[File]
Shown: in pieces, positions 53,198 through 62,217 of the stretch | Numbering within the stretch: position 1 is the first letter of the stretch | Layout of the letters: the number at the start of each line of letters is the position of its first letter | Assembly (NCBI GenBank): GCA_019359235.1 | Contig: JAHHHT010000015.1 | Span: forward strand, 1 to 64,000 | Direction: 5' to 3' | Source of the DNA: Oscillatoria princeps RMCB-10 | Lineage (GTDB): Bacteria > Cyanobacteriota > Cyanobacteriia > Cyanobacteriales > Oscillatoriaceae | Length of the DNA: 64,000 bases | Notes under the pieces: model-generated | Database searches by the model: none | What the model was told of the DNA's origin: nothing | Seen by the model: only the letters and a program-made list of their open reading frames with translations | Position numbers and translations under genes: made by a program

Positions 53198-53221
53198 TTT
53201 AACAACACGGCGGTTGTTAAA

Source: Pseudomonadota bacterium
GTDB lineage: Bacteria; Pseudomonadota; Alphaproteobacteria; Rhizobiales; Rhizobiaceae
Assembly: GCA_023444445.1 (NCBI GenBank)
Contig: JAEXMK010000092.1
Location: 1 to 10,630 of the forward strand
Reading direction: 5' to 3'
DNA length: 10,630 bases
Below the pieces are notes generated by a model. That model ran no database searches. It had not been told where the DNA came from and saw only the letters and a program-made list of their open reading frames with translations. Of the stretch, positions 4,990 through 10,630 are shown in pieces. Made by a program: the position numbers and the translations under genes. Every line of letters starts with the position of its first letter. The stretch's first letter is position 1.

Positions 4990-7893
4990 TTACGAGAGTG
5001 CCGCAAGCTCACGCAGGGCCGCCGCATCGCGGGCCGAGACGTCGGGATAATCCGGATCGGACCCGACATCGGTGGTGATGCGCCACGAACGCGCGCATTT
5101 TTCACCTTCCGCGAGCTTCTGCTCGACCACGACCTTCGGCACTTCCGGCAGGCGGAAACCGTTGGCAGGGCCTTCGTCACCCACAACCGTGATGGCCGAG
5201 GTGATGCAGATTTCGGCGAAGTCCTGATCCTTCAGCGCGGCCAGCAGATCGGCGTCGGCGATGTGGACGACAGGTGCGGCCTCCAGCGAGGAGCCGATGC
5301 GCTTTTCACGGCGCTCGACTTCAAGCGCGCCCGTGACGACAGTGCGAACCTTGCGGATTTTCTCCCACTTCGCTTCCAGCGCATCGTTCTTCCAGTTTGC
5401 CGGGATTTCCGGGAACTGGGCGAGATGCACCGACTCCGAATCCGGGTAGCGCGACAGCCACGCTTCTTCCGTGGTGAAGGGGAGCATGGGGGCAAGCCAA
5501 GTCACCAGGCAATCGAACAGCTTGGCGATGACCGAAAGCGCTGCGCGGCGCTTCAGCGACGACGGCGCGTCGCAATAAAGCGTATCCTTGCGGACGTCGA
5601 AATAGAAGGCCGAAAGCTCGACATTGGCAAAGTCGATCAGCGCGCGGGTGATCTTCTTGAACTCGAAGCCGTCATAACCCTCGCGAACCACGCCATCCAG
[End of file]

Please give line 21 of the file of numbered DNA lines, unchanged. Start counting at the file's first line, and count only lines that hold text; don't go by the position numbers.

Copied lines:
5601 AATAGAAGGCCGAAAGCTCGACATTGGCAAAGTCGATCAGCGCGCGGGTGATCTTCTTGAACTCGAAGCCGTCATAACCCTCGCGAACCACGCCATCCAG